I’ll never forget the year that she presented at the Grammys with Patty Loveless. This was back in the country newsgroup days, a primitive version of the blogs and forums we have now. One commenter noted, “Patty must be sick to her stomach having to stand next to Shania Twit.” Over and over again, she would be compared unfavorably to Mary Chapin Carpenter, Trisha Yearwood and Pam Tillis, all great artists who were presumed by their fans to be more deserving of Twain’s success.
Any of this sound familiar? It should. Carrie Underwood’s been the most successful female solo artist to come along since Shania Twain. Her debut album sold more than seven million copies. Only two other women have pulled that off: Twain (twice), and Faith Hill. It’s the top-selling country album of the decade.
“Before He Cheats” was the biggest country crossover hit in many years, and her appeal is so diverse that she’s appeared in ads for Skecher’s, Hershey’s, Vitamin Water and Nintendo. I took some heat for calling her an ambassador for the format, but I stand by that. She is the most visible face of country music right now, and she wears her membership in the country music community proudly, even to the point of not remixing her songs for pop radio. Not even the Dixie Chicks stood firm on that one.
Yet like they did for Twain, the criticisms have come in for Carrie Underwood. She’s only popular because she was on American Idol! (She’s sold far more records than any other winner.) She’s a Nashville creation, being told what to sing! (She co-wrote three of the hits on her latest album.) She’s not really country! (Her second record is more traditional than the first, and there’s more fiddle and steel in her stage show than Kenny Chesney’s and Keith Urban’s combined.)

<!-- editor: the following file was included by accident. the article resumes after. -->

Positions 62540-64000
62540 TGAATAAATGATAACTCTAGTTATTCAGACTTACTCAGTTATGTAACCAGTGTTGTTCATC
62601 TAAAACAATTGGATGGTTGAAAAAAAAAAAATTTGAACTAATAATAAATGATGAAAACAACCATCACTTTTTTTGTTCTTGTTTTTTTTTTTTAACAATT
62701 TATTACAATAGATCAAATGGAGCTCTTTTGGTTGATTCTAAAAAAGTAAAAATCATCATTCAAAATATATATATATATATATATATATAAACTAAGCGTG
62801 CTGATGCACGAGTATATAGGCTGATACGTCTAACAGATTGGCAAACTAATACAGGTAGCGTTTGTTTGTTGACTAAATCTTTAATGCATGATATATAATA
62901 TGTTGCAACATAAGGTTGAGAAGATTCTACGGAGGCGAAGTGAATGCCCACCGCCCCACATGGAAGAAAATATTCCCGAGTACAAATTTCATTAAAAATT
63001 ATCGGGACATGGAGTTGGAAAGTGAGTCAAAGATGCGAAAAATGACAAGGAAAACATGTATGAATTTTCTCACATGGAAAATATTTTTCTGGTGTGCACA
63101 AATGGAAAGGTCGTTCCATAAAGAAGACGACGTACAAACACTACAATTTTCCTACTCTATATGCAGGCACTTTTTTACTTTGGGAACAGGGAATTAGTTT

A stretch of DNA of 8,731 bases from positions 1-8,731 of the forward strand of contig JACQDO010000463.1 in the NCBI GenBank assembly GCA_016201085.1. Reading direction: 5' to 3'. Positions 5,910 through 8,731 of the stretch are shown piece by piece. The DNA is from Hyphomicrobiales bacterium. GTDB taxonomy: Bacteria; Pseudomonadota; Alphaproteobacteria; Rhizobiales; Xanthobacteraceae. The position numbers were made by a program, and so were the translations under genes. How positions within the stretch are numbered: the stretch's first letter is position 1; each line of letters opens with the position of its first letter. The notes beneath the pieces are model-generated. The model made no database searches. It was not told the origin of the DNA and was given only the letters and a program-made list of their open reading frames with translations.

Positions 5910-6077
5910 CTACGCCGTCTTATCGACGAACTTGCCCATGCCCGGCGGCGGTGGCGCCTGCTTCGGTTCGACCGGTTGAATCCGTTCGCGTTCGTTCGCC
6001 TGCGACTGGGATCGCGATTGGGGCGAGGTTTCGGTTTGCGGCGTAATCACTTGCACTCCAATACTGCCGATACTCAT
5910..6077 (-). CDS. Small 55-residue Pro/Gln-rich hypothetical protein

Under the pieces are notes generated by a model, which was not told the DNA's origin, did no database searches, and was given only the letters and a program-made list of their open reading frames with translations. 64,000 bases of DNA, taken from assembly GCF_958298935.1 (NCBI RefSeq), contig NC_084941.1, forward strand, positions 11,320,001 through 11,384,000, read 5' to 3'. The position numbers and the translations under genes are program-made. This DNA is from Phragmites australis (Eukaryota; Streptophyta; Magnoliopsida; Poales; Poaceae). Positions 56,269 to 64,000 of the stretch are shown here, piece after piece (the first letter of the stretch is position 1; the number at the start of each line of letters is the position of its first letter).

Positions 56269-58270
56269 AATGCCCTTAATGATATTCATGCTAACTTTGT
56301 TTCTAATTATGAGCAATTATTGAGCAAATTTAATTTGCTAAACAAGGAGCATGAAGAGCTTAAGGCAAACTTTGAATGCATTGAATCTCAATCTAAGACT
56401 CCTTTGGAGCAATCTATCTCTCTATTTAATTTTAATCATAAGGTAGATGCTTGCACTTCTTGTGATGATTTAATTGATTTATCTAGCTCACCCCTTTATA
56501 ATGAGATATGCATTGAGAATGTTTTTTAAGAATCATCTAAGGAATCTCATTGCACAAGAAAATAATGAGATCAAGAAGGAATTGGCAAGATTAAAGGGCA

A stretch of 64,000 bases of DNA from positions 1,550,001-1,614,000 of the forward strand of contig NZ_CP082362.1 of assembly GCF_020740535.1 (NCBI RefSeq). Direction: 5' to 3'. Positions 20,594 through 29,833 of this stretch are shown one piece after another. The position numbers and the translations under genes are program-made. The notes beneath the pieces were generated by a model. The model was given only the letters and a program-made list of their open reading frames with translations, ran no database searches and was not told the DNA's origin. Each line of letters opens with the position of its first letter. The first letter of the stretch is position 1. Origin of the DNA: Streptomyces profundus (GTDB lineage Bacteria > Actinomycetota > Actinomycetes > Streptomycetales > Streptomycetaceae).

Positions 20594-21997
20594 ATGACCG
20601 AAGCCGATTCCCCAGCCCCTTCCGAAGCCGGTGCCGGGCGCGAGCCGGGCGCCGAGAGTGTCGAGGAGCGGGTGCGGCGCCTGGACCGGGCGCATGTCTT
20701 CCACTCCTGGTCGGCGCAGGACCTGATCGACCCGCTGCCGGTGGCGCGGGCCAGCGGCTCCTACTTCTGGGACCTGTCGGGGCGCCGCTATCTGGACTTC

Part of such attacks comes with the territory of being the biggest star out there, but it bothers me to see fans of other female artists do it. Over the past decade, women have been given less time on country radio than any period since the early sixties, despite consistently selling records with less radio support. Miranda Lambert had sold 1.5 million albums before she even cracked the top ten. Alison Krauss is one of the genre’s top-selling artists, and radio won’t touch her unless she’s singing with a male artist.
Instead of cutting Underwood down, she needs to be pointed to as an example of how women artists are important for country music. Other than Garth Brooks, it has been the female artists who have shown the most ability to expand the fanbase of country music. Carrie Underwood is merely the latest example of this. Her success should be touted as a reason to play more women. By cutting her down and minimizing her talents and achievements, the argument is being made by these fans that their favorites should take her place.
Miranda Lambert is a brilliant talent with strengths completely different from Carrie Underwood’s. She shouldn’t replace Carrie on the radio dial; she should join her. Let some of the interchangeable men step aside instead. Country music was far more interesting when women were dominating it because each woman had their own different style and unique contributions to offer.
Carrie Underwood is but one of many worthy female talents out there today. She and Lambert have both supported each other and vocalized the need for more acknowledgment of women in their field. Their fans should follow their example instead of bickering with each other. There’s a larger battle worth fighting.